I’ll explain how I learnt the signal for “down”. As a small puppy, after learning to sit, I followed the treat that was held in front of my nose and then taken down to the floor. When I knew what was expected of me, they taught me the word “down”. Then they started not quite taking the treat as far as the floor. Then they’d make the movement without a treat, although I still got a treat! Gradually my bipeds just pointed to the floor and now they just point a finger down.

Most dogs notice things like bipeds picking up car keys means they’re going out. We notice the things you do that mean you’re thinking about taking us out for a walk. Humans communicate far more without speaking than they’re usually aware.

There are some signs I’ve seen many bipeds make without thinking about it. They sit and see the cat is watching them, so they pat their lap and the cat knows the lap is available. A biped may pat the sofa next to them and the dog knows it’s time for a cuddle. One gesture I’ve seen lots of bipeds make, when they’ve been giving their dog treats, is to hold one or both hands up with the fingers spread – meaning that there are no more treats.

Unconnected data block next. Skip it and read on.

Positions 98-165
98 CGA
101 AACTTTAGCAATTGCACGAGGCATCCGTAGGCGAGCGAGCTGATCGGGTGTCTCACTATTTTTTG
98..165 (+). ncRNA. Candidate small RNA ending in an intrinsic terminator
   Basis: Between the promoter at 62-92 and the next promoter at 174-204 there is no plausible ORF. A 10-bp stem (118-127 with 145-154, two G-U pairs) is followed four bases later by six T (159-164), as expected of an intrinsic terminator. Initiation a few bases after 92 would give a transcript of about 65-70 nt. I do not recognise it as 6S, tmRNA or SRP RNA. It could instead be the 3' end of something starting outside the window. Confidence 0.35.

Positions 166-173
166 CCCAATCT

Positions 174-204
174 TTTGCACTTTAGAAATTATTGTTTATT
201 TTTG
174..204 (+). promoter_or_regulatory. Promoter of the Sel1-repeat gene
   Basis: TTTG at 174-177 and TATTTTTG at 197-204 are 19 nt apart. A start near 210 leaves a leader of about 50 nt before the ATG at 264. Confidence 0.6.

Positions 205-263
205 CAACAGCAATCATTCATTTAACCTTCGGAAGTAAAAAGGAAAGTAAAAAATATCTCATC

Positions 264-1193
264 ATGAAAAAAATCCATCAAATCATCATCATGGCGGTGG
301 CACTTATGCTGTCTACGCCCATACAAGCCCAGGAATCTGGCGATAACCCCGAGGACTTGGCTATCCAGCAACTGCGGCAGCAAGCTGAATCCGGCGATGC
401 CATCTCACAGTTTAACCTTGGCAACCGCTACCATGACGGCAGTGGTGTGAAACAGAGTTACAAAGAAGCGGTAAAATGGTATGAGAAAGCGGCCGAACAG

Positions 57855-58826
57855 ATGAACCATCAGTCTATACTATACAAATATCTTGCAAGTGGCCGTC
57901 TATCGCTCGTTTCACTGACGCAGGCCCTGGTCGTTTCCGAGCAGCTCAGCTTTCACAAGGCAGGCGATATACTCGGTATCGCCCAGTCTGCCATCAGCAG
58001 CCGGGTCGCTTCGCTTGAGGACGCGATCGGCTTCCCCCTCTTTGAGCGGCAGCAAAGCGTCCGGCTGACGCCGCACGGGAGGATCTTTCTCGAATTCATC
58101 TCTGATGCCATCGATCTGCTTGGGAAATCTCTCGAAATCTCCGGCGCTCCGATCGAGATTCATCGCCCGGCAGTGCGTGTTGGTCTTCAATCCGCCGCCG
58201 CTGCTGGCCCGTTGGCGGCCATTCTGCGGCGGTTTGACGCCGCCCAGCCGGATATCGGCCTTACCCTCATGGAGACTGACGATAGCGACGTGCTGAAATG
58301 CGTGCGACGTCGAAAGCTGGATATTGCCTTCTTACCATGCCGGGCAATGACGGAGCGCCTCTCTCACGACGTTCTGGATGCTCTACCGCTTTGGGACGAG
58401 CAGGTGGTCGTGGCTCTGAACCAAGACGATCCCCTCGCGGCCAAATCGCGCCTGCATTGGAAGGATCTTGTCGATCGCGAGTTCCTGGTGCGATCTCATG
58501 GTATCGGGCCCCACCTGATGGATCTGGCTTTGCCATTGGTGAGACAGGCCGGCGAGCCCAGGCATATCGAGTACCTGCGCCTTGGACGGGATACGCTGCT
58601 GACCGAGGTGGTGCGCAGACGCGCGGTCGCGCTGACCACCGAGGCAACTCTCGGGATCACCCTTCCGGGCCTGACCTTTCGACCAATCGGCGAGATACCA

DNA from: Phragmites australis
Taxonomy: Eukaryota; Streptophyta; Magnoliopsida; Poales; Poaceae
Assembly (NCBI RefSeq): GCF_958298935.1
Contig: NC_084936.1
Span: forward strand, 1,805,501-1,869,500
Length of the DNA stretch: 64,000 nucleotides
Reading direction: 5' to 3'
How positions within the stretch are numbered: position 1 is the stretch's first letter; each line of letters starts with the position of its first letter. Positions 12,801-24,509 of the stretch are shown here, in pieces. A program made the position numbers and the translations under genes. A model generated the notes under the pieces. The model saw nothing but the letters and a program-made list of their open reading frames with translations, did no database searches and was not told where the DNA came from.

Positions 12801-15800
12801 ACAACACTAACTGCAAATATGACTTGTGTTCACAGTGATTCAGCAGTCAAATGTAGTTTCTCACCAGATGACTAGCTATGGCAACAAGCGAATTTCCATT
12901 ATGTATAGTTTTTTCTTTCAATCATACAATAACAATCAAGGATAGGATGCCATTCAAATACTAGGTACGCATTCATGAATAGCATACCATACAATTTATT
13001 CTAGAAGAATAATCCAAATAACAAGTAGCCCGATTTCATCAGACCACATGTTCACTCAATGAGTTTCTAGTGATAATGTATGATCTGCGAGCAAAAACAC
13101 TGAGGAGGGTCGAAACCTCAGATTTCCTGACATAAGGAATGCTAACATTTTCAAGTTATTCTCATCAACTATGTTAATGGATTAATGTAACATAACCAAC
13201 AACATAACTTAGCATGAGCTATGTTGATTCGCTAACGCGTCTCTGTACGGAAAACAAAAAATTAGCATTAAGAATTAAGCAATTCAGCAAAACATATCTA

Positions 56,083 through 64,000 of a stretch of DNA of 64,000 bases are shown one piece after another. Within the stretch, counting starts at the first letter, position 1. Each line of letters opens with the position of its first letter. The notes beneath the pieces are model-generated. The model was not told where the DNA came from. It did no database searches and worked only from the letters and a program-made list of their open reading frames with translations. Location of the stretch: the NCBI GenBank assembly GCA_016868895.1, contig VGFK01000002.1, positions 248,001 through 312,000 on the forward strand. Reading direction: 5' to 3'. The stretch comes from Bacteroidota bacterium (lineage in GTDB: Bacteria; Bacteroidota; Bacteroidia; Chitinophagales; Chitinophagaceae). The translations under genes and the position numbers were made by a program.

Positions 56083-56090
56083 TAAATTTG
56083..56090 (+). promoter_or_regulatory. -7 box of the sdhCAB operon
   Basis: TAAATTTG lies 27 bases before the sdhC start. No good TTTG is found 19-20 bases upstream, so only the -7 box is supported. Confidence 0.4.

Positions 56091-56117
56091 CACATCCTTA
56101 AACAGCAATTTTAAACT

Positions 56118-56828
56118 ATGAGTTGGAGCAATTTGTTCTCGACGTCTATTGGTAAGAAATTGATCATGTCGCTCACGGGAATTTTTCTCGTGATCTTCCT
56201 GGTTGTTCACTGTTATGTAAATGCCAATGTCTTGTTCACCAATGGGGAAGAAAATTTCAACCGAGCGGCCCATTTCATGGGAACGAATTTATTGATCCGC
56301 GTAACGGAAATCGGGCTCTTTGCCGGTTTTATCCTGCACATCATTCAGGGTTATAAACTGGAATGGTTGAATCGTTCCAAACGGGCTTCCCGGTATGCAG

Do you use sign language? Do you notice unspoken clues?

See you next Wednesday!

P.S.

I’ve just visited Sammy’s and discovered that I’ve been awarded the Tuesday Teaser First Right Guesser Award! Thank you, Sammy!

And thank you very much, Easy! You’re my hero! If you don’t already know Easy, pop over and see him – I promise he’ll make you laugh!

Sammy's Tuesday Teaser First

Not the dog for everyone

It’s still so hot that the lizards need to cool off in the shade, so take care! This lizard was lurking on the windowsill on the shady side of the house yesterday.

Just chilling in the shade

Just cooling down in the shade

We’ve been having very loud thunderstorms almost every evening. I hear that my friends in England are getting a lot of storms and rain as well. We’ll all need these soon!

Webbed feet From Wikimedia Commons

Webbed feet
From Wikimedia Commons

The thunder has been so loud some of the time that you can feel the sound vibrating through you. That’s when the cats come and sit really close to me, if the bipeds are busy. The cats know I’ll look after them and protect them. I look after everyone in the household – I am the chief of security. My ancestors were bred to protect flocks in the mountains, so it’s my heritage.

My friend Flea at Jones Natural Chews wrote about the Great Pyrenees, or Pyrenean Mountain Dog, last week and she gave lots of good information and concluded, quite rightly, that we are not the dog for everyone. So I thought I’d tell you a little more about some of the things that mean we’re not right for everyone.